The first comprehensive political science account of energy poverty, arguing that governments can improve energy access for their citizens through appropriate policy design.
In today's industrialized world, almost everything we do consumes energy. While industrialized countries enjoy all the amenities of modern energy, more than a billion people in the developing world still lack energy access. Why is energy poverty persistent in some countries and not in others? Offering the first comprehensive political science account of energy poverty, Escaping the Energy Poverty Trap explores why governments have or have not been able to lead in providing modern energy to their least advantaged citizens.
Focusing on access to modern cooking fuels and household electrification, the authors develop a new political-economic theory that introduces government interest, institutional capacity, and local accountability as key determinants of energy access. They draw on case studies from India, East Asia, Africa, and Latin America to offer the optimistic conclusion that governments can improve institutional capacity and local accountability through appropriate policy design. Energy poverty is a policy problem, the authors assert, and engaging with it as such offers new opportunities not only for ensuring equal energy access, but also for political, economic, and environmental development.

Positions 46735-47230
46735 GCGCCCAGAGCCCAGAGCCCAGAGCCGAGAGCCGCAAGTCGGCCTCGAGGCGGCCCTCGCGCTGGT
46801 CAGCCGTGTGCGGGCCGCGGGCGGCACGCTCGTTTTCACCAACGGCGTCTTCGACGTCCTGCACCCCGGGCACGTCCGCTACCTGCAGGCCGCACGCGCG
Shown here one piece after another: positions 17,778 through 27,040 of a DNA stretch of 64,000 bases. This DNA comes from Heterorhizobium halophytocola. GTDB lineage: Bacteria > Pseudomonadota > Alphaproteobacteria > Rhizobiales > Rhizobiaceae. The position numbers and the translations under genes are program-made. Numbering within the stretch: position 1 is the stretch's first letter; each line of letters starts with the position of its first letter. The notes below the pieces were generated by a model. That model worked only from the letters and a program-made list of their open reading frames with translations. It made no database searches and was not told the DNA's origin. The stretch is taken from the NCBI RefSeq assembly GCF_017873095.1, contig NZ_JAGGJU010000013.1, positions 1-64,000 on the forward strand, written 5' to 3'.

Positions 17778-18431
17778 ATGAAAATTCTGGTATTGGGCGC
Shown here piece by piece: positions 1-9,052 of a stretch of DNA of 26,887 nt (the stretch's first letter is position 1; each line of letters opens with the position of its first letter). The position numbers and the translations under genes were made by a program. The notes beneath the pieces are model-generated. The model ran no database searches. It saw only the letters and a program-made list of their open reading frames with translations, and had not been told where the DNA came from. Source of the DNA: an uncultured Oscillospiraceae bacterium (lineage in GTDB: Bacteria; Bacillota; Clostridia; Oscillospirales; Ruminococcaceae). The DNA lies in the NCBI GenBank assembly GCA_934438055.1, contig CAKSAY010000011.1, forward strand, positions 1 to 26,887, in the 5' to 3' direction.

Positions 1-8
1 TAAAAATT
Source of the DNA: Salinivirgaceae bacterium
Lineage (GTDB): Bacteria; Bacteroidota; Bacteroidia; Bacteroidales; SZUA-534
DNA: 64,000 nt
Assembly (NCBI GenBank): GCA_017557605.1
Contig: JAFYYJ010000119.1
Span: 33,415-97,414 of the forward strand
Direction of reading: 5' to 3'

About the Author
Michaël Aklin is Assistant Professor of Political Science at the University of Pittsburgh, and coauthor (with Johannes Urpelainen) of Renewables (MIT Press).
Patrick Bayer is Lecturer in International Relations at the University of Glasgow.
S. P. Harish is Assistant Professor in Government at the College of William & Mary.
Johannes Urpelainen is Prince Sultan bin Abdulaziz Professor of Energy, Resources, and Environment at Johns Hopkins School of Advanced International Studies (SAIS,) Founding Director of the Initiative for Sustainable Energy Policy (ISEP), and coauthor (with Michaël Aklin) of Renewables (MIT Press).